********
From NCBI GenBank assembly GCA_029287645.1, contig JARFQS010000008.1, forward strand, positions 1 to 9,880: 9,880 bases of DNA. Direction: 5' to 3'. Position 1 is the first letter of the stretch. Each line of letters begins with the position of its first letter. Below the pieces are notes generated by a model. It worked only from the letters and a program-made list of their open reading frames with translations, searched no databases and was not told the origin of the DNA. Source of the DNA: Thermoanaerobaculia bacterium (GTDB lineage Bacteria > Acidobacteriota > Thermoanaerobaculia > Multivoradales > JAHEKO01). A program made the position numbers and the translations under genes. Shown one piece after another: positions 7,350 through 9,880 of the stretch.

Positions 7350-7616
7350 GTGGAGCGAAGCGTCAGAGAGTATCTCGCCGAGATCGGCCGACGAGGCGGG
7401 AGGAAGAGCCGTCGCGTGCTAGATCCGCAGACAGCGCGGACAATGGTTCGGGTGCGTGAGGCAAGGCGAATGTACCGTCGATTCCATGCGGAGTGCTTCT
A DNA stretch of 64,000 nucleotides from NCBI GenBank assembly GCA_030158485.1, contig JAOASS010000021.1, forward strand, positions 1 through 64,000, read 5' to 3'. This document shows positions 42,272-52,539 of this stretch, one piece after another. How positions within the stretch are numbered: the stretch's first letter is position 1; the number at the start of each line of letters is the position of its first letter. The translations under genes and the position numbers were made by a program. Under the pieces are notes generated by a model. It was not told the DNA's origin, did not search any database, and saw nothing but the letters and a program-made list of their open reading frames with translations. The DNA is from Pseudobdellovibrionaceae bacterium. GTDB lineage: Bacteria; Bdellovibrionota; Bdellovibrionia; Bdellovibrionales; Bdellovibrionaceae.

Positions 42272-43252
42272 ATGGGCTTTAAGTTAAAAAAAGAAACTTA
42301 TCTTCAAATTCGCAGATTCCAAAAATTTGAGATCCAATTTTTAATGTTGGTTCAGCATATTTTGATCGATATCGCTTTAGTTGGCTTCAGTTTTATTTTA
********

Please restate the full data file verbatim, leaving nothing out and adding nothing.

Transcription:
From NCBI GenBank assembly GCA_029287645.1, contig JARFQS010000008.1, forward strand, positions 1 to 9,880: 9,880 bases of DNA. Direction: 5' to 3'. Position 1 is the first letter of the stretch. Each line of letters begins with the position of its first letter. Below the pieces are notes generated by a model. It worked only from the letters and a program-made list of their open reading frames with translations, searched no databases and was not told the origin of the DNA. Source of the DNA: Thermoanaerobaculia bacterium (GTDB lineage Bacteria > Acidobacteriota > Thermoanaerobaculia > Multivoradales > JAHEKO01). A program made the position numbers and the translations under genes. Shown one piece after another: positions 7,350 through 9,880 of the stretch.

Positions 7350-7616
7350 GTGGAGCGAAGCGTCAGAGAGTATCTCGCCGAGATCGGCCGACGAGGCGGG
7401 AGGAAGAGCCGTCGCGTGCTAGATCCGCAGACAGCGCGGACAATGGTTCGGGTGCGTGAGGCAAGGCGAATGTACCGTCGATTCCATGCGGAGTGCTTCT
A DNA stretch of 64,000 nucleotides from NCBI GenBank assembly GCA_030158485.1, contig JAOASS010000021.1, forward strand, positions 1 through 64,000, read 5' to 3'. This document shows positions 42,272-52,539 of this stretch, one piece after another. How positions within the stretch are numbered: the stretch's first letter is position 1; the number at the start of each line of letters is the position of its first letter. The translations under genes and the position numbers were made by a program. Under the pieces are notes generated by a model. It was not told the DNA's origin, did not search any database, and saw nothing but the letters and a program-made list of their open reading frames with translations. The DNA is from Pseudobdellovibrionaceae bacterium. GTDB lineage: Bacteria; Bdellovibrionota; Bdellovibrionia; Bdellovibrionales; Bdellovibrionaceae.

Positions 42272-43252
42272 ATGGGCTTTAAGTTAAAAAAAGAAACTTA
42301 TCTTCAAATTCGCAGATTCCAAAAATTTGAGATCCAATTTTTAATGTTGGTTCAGCATATTTTGATCGATATCGCTTTAGTTGGCTTCAGTTTTATTTTA